Gauss's Law

Example: Spherical Shell of Charge

What about a shperical shell of charge? This can be a thin shperical shell surrounding an empty sphere. Or, more likely, it may be the charge on a conductor. Since the charge is free to move in a conductor, it will repel itself as far away as possible -- and that means it will move to the outside surface of the conductor.

Again, a direct application of Coulomb's Law and a calculation of the electric field and its vector nature sounds almost painful to comtemplate. However, with Gauss's Law we can solve this by inspection for we have already done all of the work necessary.

Outside the sphere, for r > a, this is just like the sphere with uniform charge distribution. That is, the electric field is just like that for a point charge,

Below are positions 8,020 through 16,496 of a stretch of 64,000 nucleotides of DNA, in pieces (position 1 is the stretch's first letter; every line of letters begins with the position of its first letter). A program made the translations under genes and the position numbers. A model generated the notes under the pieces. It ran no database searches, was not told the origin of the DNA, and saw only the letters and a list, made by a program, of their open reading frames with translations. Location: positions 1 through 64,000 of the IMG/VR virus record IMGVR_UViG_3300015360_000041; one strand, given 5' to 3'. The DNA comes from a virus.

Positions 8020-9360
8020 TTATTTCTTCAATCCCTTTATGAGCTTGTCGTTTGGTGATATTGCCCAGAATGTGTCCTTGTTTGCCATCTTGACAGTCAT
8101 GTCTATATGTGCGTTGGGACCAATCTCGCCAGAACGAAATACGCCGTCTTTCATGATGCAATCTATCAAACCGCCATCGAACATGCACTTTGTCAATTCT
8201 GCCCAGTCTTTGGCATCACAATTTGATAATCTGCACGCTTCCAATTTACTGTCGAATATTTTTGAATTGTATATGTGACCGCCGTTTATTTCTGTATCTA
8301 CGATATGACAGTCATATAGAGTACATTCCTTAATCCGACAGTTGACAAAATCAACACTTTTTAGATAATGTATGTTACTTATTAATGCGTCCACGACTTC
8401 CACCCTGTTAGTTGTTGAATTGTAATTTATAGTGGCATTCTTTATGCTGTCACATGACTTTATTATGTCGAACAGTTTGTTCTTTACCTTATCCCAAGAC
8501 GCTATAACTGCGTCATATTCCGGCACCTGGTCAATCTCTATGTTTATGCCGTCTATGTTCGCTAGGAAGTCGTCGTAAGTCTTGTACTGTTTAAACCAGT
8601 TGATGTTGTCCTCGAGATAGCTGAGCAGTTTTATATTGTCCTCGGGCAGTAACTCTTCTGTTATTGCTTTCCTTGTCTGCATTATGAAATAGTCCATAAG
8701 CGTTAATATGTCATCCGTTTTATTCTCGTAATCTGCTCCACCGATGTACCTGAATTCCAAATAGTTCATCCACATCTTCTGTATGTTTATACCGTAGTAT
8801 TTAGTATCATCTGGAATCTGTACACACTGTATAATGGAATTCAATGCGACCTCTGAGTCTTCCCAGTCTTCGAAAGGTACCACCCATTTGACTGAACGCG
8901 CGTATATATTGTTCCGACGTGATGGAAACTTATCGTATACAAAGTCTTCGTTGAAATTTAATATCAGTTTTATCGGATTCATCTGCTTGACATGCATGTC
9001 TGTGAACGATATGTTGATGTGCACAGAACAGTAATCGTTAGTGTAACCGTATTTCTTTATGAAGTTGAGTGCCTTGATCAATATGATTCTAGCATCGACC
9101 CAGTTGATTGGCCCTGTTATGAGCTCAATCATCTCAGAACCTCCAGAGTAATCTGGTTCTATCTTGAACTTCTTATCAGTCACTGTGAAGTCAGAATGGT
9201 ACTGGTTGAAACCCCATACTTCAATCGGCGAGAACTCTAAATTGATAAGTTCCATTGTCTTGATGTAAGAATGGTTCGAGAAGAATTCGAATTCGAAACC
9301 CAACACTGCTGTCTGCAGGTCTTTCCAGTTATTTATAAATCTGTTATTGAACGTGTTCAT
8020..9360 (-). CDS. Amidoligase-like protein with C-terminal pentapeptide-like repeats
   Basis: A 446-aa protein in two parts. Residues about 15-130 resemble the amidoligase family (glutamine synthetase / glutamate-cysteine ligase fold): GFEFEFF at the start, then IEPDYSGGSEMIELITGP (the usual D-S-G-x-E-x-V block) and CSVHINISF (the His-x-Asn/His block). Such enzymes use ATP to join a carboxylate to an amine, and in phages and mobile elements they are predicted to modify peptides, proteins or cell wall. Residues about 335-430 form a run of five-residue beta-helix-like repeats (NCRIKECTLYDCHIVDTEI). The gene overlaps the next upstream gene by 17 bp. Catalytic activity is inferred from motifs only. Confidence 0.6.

E = k Q / r2

for r > a

Inside the sphere, for r < a, the charge enclosed by a sphere of radius r is zero. So the flux must also be zero. And the flux is proportional to the electric field. So the electric field must be zero

E = 0

for r < a

That also means the electric field inside any conductor is zero!

Spherical Charge

Cylindrical Charge

Return to Ch24 ToC

(c) Doug Davis, 2002; all rights reserve